Following the death of one of the richest men in the UK, the heirs to the £8.3 billion Grosvenor estate could potentially be left with a £3 billion inheritance tax (IHT) bill, it has been reported.
The vast majority of the late Duke of Westminster’s estate is made up of land. With such an inheritance, it’s often considered whether or not selling or keeping is the best answer to reduce IHT burdens. Experts say there are however a number of strategies to maintain similar large estates, while also reducing tax payments.
Death in Service
5th Duke of Westminster: the estate was deemed tax exempt as cause of death (cancer) was said to be accelerated by his Second World War injuries.
Dukes of Marlborough: trustees of the estate, as well as inheriting the trusts, also have power to decide who can reside within the Blenheim Palace. Within this strategy, assets do not make up an entire estate and individuals have no absolute rights to the assets, therefore no IHT liability on death is applied. Tax charges only apply once the assets within the trust are distributed as well as every 10 years with a maximum of 6% of the chargeable assets.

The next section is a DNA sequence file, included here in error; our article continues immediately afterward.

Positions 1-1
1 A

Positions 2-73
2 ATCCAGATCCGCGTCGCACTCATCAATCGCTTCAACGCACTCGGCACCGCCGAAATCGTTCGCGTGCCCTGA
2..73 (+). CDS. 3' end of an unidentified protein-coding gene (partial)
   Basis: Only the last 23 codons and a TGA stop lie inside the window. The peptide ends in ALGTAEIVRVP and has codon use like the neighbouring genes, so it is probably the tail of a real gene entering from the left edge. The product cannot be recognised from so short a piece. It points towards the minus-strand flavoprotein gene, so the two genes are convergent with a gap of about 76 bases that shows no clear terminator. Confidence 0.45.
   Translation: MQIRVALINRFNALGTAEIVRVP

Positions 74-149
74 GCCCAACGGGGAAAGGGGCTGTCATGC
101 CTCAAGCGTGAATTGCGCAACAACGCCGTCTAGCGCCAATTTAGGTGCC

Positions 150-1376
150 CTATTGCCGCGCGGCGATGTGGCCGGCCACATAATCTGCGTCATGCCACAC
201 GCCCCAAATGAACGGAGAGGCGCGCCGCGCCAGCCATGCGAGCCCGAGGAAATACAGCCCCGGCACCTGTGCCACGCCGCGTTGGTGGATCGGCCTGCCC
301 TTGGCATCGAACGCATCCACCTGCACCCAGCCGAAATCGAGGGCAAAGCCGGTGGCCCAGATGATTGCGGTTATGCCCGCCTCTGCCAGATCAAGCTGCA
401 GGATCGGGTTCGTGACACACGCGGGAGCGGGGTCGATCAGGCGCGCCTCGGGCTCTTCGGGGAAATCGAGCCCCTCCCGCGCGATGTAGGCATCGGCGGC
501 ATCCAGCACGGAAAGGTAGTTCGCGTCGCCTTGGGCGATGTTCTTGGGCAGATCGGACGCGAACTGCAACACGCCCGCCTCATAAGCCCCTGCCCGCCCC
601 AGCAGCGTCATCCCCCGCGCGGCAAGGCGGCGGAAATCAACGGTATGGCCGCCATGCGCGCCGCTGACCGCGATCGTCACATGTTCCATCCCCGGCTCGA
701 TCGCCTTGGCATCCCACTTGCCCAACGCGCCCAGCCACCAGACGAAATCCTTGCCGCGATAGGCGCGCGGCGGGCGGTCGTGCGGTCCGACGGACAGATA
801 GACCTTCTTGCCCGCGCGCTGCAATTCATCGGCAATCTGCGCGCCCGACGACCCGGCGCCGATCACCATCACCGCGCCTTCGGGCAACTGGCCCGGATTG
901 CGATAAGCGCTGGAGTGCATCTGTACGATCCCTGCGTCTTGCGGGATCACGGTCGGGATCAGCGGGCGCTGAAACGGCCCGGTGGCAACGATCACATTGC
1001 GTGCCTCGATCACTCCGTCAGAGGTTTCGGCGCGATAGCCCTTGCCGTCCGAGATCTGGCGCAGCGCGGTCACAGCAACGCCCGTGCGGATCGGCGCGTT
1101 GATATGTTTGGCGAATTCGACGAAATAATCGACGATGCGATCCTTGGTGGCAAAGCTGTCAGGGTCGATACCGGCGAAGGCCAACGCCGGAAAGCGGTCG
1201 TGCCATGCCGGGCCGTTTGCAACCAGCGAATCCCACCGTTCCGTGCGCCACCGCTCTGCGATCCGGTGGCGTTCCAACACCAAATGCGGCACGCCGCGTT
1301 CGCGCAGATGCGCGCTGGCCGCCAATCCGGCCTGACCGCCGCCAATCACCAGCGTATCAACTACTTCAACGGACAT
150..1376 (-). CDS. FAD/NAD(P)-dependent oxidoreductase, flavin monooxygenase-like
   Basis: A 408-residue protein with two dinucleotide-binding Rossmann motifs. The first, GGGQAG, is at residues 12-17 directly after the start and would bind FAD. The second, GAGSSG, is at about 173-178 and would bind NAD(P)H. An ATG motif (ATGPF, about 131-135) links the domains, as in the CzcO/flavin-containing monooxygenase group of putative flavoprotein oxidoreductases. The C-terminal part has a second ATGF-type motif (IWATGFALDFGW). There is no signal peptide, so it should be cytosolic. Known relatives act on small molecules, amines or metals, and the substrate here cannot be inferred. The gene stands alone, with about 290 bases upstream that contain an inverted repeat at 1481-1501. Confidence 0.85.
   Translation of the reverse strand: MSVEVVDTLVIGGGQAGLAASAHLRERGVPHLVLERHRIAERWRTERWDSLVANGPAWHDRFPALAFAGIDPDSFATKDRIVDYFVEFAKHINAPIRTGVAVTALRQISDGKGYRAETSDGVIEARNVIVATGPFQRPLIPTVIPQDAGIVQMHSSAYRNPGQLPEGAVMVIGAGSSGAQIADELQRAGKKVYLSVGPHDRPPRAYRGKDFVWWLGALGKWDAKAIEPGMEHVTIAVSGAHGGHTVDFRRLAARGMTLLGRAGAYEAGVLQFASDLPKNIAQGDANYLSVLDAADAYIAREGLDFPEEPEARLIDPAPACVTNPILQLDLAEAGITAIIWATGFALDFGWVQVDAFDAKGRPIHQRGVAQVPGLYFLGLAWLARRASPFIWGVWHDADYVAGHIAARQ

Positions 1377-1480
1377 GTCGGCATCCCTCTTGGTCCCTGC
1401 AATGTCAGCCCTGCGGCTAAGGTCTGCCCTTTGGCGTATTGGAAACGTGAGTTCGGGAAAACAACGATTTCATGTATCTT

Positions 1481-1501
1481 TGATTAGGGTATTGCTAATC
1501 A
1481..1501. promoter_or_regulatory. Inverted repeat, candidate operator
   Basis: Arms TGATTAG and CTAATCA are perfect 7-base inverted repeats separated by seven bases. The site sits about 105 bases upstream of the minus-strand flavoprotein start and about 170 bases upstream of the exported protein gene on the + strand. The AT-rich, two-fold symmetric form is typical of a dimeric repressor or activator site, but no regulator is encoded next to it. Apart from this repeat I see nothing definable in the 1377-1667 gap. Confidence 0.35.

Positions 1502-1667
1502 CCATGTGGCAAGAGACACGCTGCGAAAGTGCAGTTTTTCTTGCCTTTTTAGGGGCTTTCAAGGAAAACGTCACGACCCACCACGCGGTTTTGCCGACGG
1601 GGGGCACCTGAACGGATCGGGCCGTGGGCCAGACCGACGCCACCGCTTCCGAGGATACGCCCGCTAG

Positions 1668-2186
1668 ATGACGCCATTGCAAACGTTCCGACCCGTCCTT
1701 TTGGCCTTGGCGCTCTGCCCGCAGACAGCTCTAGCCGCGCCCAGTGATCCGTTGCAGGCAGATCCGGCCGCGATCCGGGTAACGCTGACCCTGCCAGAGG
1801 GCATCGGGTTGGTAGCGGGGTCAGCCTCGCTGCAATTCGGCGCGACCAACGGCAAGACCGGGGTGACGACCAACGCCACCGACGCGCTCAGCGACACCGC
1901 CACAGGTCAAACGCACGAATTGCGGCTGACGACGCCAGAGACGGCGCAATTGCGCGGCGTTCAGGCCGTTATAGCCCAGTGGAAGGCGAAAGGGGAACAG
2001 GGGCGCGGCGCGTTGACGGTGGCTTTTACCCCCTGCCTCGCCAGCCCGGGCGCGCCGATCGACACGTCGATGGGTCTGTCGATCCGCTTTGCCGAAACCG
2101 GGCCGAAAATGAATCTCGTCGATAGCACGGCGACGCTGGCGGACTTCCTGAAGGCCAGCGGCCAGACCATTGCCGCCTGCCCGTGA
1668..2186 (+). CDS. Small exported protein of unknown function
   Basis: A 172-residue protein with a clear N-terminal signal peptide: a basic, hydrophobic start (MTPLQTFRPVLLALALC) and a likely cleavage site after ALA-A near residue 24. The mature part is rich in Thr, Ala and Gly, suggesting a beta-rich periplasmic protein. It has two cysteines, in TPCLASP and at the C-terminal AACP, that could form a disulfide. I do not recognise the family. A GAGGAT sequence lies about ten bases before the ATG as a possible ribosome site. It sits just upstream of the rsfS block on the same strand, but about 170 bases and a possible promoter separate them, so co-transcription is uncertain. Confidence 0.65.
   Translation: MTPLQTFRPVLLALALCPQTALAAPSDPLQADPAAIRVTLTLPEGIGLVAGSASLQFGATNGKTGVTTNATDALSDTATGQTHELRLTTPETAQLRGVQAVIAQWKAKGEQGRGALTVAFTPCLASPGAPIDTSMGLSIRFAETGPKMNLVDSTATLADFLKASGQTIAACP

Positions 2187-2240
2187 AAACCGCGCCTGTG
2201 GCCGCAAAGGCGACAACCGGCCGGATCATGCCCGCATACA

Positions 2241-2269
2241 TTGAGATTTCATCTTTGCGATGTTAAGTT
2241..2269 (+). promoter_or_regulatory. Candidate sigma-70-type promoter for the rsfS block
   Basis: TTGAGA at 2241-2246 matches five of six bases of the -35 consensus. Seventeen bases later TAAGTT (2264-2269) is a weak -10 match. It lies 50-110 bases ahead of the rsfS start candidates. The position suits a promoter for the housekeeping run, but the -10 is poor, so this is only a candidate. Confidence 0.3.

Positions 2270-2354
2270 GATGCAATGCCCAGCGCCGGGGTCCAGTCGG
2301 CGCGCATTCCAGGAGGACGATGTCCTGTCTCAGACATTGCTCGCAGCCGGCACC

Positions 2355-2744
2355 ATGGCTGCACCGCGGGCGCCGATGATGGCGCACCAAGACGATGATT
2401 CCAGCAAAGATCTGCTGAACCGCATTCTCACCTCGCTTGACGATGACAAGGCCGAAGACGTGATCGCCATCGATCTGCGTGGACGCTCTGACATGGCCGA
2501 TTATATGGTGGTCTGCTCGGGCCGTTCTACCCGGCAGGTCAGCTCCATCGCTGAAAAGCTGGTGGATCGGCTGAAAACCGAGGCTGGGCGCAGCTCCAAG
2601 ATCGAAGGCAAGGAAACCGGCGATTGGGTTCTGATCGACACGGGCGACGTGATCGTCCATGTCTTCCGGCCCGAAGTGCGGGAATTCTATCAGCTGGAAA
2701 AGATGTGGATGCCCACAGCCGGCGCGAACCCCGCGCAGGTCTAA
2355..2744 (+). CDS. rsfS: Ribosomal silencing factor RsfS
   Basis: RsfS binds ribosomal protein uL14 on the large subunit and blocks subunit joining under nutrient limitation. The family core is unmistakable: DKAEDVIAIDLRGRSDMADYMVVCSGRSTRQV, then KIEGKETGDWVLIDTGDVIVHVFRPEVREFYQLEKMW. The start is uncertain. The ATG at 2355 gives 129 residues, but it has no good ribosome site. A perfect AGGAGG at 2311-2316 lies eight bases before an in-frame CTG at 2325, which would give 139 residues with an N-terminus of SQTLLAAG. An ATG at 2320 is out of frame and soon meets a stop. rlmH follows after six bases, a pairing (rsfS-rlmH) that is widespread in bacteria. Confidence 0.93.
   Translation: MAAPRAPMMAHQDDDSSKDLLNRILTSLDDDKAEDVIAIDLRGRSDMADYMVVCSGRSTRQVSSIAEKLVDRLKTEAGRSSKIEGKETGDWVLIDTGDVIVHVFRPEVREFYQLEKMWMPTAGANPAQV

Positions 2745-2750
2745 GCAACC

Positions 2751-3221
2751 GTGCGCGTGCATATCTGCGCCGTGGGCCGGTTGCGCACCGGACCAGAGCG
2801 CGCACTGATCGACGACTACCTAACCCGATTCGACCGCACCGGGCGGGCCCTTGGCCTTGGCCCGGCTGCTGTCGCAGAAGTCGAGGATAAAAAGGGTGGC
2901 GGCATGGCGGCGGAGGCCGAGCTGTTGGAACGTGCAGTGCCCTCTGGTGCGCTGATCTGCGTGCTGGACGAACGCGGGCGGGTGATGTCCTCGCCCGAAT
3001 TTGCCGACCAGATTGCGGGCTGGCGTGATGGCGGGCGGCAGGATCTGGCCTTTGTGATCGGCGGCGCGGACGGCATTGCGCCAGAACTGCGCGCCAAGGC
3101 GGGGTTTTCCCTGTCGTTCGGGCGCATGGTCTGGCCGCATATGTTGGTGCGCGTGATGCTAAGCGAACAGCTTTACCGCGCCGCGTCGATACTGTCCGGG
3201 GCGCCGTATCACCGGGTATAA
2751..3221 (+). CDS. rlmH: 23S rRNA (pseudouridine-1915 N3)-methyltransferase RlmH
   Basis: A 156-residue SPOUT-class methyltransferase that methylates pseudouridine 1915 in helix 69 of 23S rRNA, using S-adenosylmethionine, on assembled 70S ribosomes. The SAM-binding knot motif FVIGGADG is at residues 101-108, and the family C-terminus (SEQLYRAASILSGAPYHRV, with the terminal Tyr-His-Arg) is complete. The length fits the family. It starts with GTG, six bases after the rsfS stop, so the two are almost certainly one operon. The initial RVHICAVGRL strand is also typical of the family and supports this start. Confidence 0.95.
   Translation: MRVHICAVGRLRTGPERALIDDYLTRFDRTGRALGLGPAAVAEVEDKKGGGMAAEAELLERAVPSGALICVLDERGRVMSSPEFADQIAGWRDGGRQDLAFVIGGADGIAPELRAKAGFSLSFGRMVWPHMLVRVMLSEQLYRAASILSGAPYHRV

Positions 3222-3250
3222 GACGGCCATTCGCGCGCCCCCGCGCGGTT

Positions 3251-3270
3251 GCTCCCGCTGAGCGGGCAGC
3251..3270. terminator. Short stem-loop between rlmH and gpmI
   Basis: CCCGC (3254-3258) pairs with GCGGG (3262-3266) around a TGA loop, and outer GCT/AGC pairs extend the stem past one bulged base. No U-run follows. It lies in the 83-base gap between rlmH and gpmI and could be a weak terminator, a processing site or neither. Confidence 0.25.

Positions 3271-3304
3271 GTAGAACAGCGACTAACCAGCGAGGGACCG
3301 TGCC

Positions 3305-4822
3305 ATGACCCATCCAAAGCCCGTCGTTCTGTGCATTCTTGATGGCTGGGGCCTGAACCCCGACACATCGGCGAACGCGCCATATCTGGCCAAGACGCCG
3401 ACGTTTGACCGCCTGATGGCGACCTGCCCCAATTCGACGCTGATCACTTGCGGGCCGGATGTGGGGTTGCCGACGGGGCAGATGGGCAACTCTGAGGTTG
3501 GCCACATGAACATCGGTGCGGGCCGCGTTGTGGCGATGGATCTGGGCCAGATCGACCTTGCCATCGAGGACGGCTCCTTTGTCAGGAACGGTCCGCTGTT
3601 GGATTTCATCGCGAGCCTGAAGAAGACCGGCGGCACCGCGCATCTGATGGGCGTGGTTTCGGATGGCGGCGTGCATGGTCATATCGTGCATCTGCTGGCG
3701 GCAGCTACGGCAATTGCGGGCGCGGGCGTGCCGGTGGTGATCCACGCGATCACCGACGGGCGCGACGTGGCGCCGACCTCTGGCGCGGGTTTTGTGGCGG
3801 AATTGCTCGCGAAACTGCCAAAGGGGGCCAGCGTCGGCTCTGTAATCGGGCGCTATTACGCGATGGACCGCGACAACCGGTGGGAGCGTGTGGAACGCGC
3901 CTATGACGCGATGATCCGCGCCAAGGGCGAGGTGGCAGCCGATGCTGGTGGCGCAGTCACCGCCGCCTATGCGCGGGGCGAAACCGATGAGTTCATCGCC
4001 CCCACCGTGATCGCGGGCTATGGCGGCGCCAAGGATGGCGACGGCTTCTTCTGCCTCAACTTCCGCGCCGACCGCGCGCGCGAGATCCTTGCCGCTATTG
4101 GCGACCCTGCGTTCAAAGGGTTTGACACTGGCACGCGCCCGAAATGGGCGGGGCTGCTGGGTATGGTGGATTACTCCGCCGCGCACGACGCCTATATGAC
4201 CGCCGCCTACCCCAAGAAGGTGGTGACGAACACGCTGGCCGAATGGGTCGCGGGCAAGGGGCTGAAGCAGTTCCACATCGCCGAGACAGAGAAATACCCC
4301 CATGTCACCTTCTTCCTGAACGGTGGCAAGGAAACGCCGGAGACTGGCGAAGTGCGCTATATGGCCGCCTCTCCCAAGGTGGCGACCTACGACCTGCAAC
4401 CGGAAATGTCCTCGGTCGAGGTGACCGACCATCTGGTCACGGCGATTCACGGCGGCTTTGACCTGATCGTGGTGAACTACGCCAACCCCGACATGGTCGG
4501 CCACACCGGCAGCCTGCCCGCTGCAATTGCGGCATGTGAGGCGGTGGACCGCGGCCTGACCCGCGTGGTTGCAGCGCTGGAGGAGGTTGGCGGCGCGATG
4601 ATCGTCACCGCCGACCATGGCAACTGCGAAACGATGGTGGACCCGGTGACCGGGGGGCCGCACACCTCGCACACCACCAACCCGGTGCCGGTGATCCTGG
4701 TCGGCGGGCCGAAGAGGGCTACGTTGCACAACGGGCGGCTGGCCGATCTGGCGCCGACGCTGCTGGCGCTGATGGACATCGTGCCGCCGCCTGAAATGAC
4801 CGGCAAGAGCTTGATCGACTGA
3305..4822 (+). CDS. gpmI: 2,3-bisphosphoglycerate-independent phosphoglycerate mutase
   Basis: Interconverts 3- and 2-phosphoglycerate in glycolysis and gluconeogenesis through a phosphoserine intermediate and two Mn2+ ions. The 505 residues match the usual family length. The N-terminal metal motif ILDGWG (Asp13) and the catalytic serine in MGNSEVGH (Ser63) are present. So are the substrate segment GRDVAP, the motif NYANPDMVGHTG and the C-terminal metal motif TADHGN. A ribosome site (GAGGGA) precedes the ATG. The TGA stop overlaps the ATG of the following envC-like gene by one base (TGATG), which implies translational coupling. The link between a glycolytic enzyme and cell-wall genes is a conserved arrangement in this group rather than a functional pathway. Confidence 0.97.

Potential for the 6th Duke of Westminster: must be pastoral or agricultural land with the possibility of property attached to land also being included. This can provide up to 100% tax relief.
Canarvon family (Highclere) & Percy family (Alnwick Castle): applied to property of outstanding national historical or architectural interest that are then opened to the public. Costs are applied through any restoration and preservation work that is to be undertaken.
Business Property Relief
Potential for the 6th Duke of Westminster: can be used when assets are held within a business as part of the estate. Depending on how the assets are structured and bequeathed, up to 100% tax relief can be obtained.